Financial services provider Standard Bank successfully launched its first Chinese Internet banking site in Angola this week.
With more than 30 000 active Chinese-owned firms in Africa, Standard Bank believes it can grow Africa-China trade by building and managing an innovative and effective Africa-China banking corridor, which requires an understanding of the pain points that African clients face when accessing China.
Given the number of Chinese firms in Africa, “it is necessary to understand and manage the challenges that Chinese clients face when operating on the continent”, says Standard Bank Africa region digital head Adrian Vermooten.
Since the bulk of Chinese businesses operating in Africa are not large, Vermooten said “Chinese business owners generally work in the business where they play vital operational roles”.
Separate Standard Bank research among its Chinese clients in Africa also shows that business owners taking time out to manage their banking is a serious impediment to day-to-day operations.
“The fact that not all bank personnel speak Chinese is an additional challenge,” he said in a release on Thursday.
To address these challenges, Standard Bank has already begun to employ Chinese-speaking customer-facing business banking professionals across its African footprint.
The bank is also rolling out permanent Africa-China Banking Centres in key business hubs.
The challenge now, however, “is to replicate the physical attributes of our Africa-China banking corridor in the digital space,” Vermooten said.
To this end, the bank already offers Internet banking, including Business Online, an online banking offering for small businesses. Standard Bank also has a popular mobile banking app available across the continent.
Currently a hurdle for Chinese clients, however, is that Standard Bank’s digital offerings across the continent are currently in either English or Portuguese.
Building Standard Bank’s first Chinese language Internet banking site involved linking over 50 000 Chinese characters to existing programming code, Vermooten explained.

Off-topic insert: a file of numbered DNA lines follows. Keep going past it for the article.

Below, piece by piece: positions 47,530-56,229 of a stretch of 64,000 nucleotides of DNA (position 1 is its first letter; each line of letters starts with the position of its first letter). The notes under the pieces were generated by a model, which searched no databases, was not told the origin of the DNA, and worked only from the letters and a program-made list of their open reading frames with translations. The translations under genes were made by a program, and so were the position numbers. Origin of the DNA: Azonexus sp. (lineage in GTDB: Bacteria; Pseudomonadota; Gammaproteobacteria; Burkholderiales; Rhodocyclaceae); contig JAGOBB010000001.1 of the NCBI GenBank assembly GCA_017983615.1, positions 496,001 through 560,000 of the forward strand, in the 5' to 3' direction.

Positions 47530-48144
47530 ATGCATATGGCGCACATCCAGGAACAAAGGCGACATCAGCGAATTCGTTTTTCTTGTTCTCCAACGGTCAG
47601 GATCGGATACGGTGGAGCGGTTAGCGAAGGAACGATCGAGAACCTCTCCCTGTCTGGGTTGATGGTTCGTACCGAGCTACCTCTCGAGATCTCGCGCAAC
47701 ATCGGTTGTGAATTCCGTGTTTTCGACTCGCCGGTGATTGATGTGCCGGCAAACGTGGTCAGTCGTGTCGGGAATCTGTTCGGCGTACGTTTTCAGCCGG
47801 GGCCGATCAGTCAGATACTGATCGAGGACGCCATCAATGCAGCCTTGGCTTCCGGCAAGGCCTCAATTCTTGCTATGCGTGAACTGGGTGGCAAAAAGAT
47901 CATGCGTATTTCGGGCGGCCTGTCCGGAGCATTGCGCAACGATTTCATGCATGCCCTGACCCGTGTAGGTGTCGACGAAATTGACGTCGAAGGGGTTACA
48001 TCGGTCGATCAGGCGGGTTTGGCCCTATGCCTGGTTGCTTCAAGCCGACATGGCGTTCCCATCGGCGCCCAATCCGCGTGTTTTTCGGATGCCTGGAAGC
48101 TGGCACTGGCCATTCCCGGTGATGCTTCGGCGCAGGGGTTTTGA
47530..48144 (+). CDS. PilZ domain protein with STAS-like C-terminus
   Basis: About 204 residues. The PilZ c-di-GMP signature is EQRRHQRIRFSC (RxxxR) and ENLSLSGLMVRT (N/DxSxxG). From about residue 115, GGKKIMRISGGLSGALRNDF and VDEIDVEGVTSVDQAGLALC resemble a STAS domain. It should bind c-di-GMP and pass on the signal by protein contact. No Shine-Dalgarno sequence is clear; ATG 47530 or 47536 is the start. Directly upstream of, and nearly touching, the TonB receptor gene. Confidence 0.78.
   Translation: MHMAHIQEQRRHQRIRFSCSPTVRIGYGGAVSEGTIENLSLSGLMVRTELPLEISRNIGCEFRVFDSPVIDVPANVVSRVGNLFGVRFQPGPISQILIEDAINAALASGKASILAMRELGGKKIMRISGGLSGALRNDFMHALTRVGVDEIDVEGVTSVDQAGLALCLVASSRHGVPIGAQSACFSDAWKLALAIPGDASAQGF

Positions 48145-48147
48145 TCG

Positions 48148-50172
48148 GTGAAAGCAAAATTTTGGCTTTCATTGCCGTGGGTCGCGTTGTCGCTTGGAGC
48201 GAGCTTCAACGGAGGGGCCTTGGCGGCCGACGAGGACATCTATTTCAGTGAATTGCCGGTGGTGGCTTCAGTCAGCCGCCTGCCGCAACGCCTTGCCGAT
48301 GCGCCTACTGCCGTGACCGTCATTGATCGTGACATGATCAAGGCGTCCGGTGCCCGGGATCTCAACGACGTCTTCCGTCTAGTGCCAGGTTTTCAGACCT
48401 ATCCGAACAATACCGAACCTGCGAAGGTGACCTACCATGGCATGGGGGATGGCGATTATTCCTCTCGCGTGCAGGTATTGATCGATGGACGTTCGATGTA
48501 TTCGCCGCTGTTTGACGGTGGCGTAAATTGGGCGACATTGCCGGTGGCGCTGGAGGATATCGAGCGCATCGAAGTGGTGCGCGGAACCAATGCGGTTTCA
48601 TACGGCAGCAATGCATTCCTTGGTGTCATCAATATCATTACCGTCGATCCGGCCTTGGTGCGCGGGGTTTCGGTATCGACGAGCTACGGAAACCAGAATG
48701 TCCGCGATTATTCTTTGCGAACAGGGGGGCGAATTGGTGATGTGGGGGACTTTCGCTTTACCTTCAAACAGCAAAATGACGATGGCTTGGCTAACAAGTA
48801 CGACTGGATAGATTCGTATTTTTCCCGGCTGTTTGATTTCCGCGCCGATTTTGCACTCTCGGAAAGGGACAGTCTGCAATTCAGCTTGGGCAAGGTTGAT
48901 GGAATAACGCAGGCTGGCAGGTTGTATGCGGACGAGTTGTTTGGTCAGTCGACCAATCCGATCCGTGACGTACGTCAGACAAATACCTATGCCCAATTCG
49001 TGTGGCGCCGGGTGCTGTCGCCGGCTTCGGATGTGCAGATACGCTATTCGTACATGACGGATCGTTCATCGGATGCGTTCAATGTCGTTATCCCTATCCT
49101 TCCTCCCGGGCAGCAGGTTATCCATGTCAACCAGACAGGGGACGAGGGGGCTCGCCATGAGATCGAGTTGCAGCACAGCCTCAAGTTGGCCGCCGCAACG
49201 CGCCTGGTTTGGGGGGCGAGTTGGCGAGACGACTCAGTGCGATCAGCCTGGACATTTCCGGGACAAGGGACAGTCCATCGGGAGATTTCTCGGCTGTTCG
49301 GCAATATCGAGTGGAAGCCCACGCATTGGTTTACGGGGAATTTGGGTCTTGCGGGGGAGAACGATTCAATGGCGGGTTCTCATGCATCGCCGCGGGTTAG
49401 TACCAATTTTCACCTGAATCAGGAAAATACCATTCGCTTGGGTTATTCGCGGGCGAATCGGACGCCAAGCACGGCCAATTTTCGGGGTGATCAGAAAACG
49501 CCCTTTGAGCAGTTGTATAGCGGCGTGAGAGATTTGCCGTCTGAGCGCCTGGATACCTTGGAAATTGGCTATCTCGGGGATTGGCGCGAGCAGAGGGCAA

“While this is not terribly different from how we developed our English or Portuguese Internet sites, the challenge from a build and design perspective was that Chinese characters have very different shapes. This meant that the way in which layout formats linked up also had to change,” he explained.
As such, it wasn’t just a case of substituting words, he added, noting that the structure of the site had to be rebuilt from scratch.
Thereafter Standard Bank had to ensure that everything worked from a technical and client experience perspective. Building, testing and announcing the existence of a Chinese Internet banking site was a four-step process.
Firstly, Standard Bank needed to ensure that it understood and correctly defined the context in which the English words were used, “so that requests for transaction pins, confirmations, error messages and the like actually ended up meaning the same thing once translated into Chinese,” said Vermooten.
Secondly, professional translators were required to translate the English phrases into Chinese, in their correct context. Thereafter it was necessary to test the system with staff and key clients.
“We needed to be sure that all the transaction combinations and requests available on the English and Portuguese sites also existed and worked in the same way on the Chinese site,” explained Vermooten.
Finally, Standard Bank Angola’s team needed to communicate the existence of the site to Chinese clients in the country, including basic training and a demonstration of the site’s advantages.
“The socialising of the site was done so well by our Angolan team amongst their Chinese clients that take-up has been hugely encouraging,” he enthused.
Angola was chosen to pilot the project owing to the country’s large Chinese business community, said Vermooten.
He explained that Angola is also very digitally active with a high level of online and mobile banking, especially among Standard Bank clients.
“We also have an extremely pro-active and digitally-able team on the ground in the country,” said Vermooten.
The provision of Internet banking is a basic pillar of Standard Bank’s Africa-wide digital strategy.
“Important lessons were learned building and socialising our first Chinese internet banking site in Angola. These learnings will be used to roll out Chinese internet banking sites in most of our African markets by the end of 2019,” said Vermooten.
“Digitally supporting the functionality, success and growth of our Africa-China trade and investment corridor with innovative digital solutions that drive client growth is a strategic imperative of Standard Bank and a core function of our digital practice in Africa,” he concluded.